Again, very few of these issues are specific to the world of software development. But the typical project cycle and sometimes-unrealistic expectations for deliverables and performance metrics, tied to some of the highest payscales of any industry (even outside of the C-suite bonuses), make it a damnably difficult work scenario from which to walk away. And it *IS* endemic to High Tech that corporate “solutions” look more like changing the physical work environment rather than changing the mental environment defining their sense of work/life balance. Not a lot of us make the leap OUT of High Tech for something… else; the Golden Handcuffs are deemed too worthwhile. And that may be true, until we start to look at the impact on more than just the immediate employees, a whopping part of the cost remains borne by those invisible shoulders of spouses, partners, children, families in general.

This NEEDS to change.


* — With apologies; I have been trying for three weeks now to find enough motivation and impetus to write, and it just hasn’t been there. “Getting back on track” is definitely a work in progress, but I’m getting there… kinda. Sorta. Eventually…

Mental Health

Recently a friend — actually an ex-colleague from the software company I worked for prior to a slow-rage-quit that got me back to grad school as part of the career change process* — asked if I had written anything about the impact of workload stress on relationships. The short answer before today was no, not specifically, but today’s your lucky day! (Thank you, Don, for being the inspiration for this weeks post, BTW; I’ll cut you in on a half-percent share of the book royalties when this essay eventually goes to the Big Time 😉

My online bio pages both at my own site and at the Bliss site make it very clear that I wasn’t always a therapist. For twenty-five years I worked primarily in IT as a tech writer, deep in the bowels of software development teams and processes. I still keep a toe in the IT waters; I have an interest, uncharacteristic for non-tech psychotherapists, in data security, even when it makes me sound a lot like Cassandra preaching catastrophe to those who prefer to not know the doom rolling in toward them.

In the year-plus I’ve now been at Bliss in particular, I note how often people are requesting to book with me specifically on the basis of that IT background. It tells them, right off the bat, that not only do I speak a common language — it’s amazing how well project management lingo adapts to relational change processes — but I also absolutely “get it” when it comes to understanding the impact working in High Tech has on… well, everything, frankly.

My IT career started officially in 1993. I sent my first email in 1985, however, and haven’t really been offline since. I grew up in the world of math and computer science students and the all-nighter crams to finish assignments and projects under deadline. I came of age in the industry before and during what we now only dimly remember as the Great Dot Com Boom & Bust, and I’ve survived I don’t even know how many accelerating waves of technological progress ever since. Eventually, I came to hate so much of certain aspects of the industry that I unfortunately unconsciously sabotaged my way out of my last job, rather than speak up in self-advocacy to save my own arse. (I really need at some point to take my ex-manager out for a beer by way of an apology for that; he went out on a limb for me, and I did not repay him well.) It worked out extremely well for me, ultimately, in that now I have finally completed the transition to full-time therapist, work that I feel is soul-fulfilling, meaningful, deliciously challenging, (sometimes heart-rendingly exhausting), always engaging. And I like to think I’m modestly good at it. I’m ALSO a Very Good Writer, most of the time, and I’m very good at navigating and managing the process of figuring out and explaining processes, which is a key trait for technical writers specializing in end-user documentation. My LinkedIn bio starts with the brazen declaration that “I explain complex processes to people, and complex people to each other.”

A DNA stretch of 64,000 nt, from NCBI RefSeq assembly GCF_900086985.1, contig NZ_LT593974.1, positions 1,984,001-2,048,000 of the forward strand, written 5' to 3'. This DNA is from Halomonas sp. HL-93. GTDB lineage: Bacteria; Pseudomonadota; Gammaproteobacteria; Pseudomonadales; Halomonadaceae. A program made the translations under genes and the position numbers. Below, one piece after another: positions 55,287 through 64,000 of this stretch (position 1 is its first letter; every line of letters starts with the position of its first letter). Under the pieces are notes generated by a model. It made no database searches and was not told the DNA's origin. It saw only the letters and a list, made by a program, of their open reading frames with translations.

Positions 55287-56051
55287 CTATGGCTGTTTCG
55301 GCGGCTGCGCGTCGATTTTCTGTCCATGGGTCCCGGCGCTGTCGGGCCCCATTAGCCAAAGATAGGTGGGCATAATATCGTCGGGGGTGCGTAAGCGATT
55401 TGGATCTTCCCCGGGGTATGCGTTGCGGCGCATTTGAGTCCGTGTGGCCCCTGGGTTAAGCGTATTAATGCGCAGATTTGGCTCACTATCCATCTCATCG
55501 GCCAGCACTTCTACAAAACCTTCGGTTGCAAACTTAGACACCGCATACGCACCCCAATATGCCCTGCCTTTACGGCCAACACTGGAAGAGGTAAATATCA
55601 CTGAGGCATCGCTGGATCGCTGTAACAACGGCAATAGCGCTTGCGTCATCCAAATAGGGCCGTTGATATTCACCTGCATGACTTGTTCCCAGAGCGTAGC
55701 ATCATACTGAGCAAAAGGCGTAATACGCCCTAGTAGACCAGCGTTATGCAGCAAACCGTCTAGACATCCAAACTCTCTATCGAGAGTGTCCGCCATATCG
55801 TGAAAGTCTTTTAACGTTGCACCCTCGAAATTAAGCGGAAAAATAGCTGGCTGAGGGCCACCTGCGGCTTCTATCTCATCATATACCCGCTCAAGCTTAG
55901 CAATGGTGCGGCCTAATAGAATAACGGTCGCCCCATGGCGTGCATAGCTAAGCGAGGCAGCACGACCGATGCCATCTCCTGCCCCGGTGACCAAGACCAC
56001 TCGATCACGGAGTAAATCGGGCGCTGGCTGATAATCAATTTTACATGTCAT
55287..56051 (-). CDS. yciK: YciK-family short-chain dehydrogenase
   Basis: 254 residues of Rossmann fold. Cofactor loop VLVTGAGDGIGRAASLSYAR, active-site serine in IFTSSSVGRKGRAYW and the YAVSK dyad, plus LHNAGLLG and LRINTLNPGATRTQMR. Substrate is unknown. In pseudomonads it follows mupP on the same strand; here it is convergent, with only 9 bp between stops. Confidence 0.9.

What all of this means to my clients in 2018, at the end of the day, is simple: I GET IT.

Almost every client who seeks me out for the IT background is coming in for issues relating to stress:
stress at work, about work
stress at home (partner, kids, extended family, all of the above), because of work
depression and anxiety, because of and impacting work (and also impacting partner, kids, extended family, all of the above)
health issues related to stress

Overall job satisfaction is at an all-time low. “Company loyalty” in either direction is in a shambles, as the Tech Sector tries to appease its workforce with enforced team-building activities like axe-throwing (really, who thought arming the QA team with throwable weaponry was a Good Idea??), beanbag chairs or slides in the workplace, nap rooms, on-premises childcare/yoga classes/laundry/drycleaning services, gourmet cafeteria service… all while stagnating salaries in may places, outsourcing hiring reqs to offshore sources, and cutting benefits or paid time off options.